“Everyone with Diabetes Counts” is a health disparity reduction program paid for by the Medicare Trust Fund. The focus of this initiative is on minority populations and those who live in rural areas. All participants must have traditional Medicare. Each QIN-QIO is responsible for operation     of the program in multiple states. There are two models of programs that QIN-QIOs can offer either the Stanford DSMP or the Diabetes Empowerment Education Program (DEEP) from the University of Illinois, Chicago. To meet their objectives, QIN-QIOs are required to complete a pre-post survey on the participants and must have a certain number of completers. 

Most QINs have not met their objectives in terms of the numbers of completers they must reach, which requires a corrective action plan. This challenge with enrolling and retaining participants presents an opportunity for Area Agencies on Aging (AAAs) and other community-based DSMT providers to discuss partnering with their respective QIN-QIO to help increase the     number of people who complete the program via the Stanford model.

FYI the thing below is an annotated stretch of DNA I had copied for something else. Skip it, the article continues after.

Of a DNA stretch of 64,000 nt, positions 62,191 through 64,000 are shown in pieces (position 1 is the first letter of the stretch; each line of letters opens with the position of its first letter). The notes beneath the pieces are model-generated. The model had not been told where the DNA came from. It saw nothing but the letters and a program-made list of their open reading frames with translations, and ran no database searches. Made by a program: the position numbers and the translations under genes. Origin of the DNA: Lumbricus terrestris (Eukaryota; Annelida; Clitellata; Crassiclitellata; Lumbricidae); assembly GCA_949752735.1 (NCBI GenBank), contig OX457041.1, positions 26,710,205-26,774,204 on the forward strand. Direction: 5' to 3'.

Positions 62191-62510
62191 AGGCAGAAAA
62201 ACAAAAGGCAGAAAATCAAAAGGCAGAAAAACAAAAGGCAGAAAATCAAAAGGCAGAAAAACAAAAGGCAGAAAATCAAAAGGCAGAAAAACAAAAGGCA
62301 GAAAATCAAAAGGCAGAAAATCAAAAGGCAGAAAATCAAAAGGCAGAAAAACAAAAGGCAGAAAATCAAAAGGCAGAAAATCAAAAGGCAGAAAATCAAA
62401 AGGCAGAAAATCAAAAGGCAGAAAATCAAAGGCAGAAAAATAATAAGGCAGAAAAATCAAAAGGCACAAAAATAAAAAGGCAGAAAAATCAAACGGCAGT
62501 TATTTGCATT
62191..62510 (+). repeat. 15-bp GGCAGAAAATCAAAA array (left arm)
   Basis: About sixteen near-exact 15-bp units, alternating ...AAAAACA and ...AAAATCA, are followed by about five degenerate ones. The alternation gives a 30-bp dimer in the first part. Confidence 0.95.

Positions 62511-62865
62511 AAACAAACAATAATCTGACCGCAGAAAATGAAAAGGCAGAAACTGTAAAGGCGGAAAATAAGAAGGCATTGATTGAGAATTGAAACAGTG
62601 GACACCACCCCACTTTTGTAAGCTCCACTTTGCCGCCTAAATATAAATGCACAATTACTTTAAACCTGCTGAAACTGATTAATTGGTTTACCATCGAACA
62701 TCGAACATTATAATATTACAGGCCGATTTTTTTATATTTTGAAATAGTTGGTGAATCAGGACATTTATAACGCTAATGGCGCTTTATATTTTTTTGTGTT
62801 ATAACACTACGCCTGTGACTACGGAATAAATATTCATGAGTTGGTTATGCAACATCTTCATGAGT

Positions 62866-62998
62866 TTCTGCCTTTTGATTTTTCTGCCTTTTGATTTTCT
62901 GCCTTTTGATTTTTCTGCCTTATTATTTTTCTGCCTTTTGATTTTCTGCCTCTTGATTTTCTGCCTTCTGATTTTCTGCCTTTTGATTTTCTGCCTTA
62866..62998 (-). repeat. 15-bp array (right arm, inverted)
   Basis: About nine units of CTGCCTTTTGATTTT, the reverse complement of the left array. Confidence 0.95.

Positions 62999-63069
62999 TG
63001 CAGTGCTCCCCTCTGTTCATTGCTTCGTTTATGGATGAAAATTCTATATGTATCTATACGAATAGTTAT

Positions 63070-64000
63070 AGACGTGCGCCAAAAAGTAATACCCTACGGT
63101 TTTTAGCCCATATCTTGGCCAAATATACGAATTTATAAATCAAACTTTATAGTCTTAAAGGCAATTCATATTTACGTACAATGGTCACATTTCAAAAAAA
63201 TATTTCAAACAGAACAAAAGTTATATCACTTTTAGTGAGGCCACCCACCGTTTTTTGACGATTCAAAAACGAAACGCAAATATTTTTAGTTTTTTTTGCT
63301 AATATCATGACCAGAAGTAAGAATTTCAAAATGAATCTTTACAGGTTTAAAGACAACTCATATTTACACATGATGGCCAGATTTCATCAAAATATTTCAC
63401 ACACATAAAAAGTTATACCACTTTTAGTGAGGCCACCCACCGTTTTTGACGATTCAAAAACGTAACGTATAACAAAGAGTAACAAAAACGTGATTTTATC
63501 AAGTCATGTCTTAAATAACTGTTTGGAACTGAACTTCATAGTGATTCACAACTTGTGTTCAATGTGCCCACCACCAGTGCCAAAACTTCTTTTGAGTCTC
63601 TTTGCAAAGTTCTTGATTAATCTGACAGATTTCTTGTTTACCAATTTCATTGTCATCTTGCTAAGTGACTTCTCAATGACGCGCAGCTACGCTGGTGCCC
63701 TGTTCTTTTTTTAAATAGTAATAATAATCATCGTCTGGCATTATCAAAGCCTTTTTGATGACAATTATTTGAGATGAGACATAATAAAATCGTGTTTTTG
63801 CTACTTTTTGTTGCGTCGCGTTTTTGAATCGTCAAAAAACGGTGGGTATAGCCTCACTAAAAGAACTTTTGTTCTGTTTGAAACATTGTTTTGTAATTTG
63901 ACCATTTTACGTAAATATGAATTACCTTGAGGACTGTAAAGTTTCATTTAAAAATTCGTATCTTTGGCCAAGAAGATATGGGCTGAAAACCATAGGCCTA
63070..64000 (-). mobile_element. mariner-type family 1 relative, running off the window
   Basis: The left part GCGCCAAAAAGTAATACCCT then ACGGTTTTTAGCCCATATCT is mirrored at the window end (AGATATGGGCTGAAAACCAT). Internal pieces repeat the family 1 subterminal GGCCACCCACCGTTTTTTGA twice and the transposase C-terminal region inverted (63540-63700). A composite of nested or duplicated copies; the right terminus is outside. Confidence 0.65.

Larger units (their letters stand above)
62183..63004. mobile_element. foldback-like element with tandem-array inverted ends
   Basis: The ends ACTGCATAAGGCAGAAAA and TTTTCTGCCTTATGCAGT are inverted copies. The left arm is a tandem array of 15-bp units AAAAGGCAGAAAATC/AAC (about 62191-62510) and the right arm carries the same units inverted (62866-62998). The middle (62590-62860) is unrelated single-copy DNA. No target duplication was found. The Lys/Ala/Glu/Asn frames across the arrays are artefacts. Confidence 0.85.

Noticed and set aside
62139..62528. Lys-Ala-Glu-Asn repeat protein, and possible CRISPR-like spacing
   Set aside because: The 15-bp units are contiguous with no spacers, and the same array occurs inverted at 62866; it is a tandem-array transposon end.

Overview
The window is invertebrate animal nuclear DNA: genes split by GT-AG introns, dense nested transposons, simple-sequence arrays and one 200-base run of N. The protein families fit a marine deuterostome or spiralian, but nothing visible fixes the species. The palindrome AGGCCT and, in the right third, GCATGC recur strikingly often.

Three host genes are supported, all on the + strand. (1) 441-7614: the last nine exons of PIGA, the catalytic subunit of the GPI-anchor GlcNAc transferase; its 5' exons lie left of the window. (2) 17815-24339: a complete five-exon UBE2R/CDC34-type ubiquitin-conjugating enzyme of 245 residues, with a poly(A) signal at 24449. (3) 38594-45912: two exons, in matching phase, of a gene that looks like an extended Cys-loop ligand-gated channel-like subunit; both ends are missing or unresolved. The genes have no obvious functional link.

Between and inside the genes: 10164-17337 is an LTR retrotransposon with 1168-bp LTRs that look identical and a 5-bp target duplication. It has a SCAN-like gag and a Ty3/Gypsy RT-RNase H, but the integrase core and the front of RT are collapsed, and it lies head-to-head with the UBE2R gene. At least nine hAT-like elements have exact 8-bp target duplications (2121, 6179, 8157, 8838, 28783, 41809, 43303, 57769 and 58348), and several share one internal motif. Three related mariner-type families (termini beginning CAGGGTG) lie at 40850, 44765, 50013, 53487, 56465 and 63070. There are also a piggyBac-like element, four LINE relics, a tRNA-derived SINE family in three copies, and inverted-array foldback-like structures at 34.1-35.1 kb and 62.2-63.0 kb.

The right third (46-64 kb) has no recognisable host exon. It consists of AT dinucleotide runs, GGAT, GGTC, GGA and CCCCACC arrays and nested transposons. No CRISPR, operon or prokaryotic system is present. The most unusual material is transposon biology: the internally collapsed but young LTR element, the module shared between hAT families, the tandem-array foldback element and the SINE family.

It is important to explain to the QIN-QIO how you can help achieve their goals by increasing the number of program completers. You can also offer to administer the pre-post surveys. You should request and negotiate a reasonable payment for the services that are offered. The payment can be a flat rate or a rate per completer; the cost of administering the surveys should be included in the rate.

This project was supported, in part by grant number 90CS0058, from the U.S. Administration for Community Living, Department of Health and Human Services, Washington, D.C. 20201. Grantees undertaking projects under government sponsorship are encouraged to express freely their findings and conclusions. Points of view or opinions do not, therefore, necessarily represent official Administration for Community Living policy.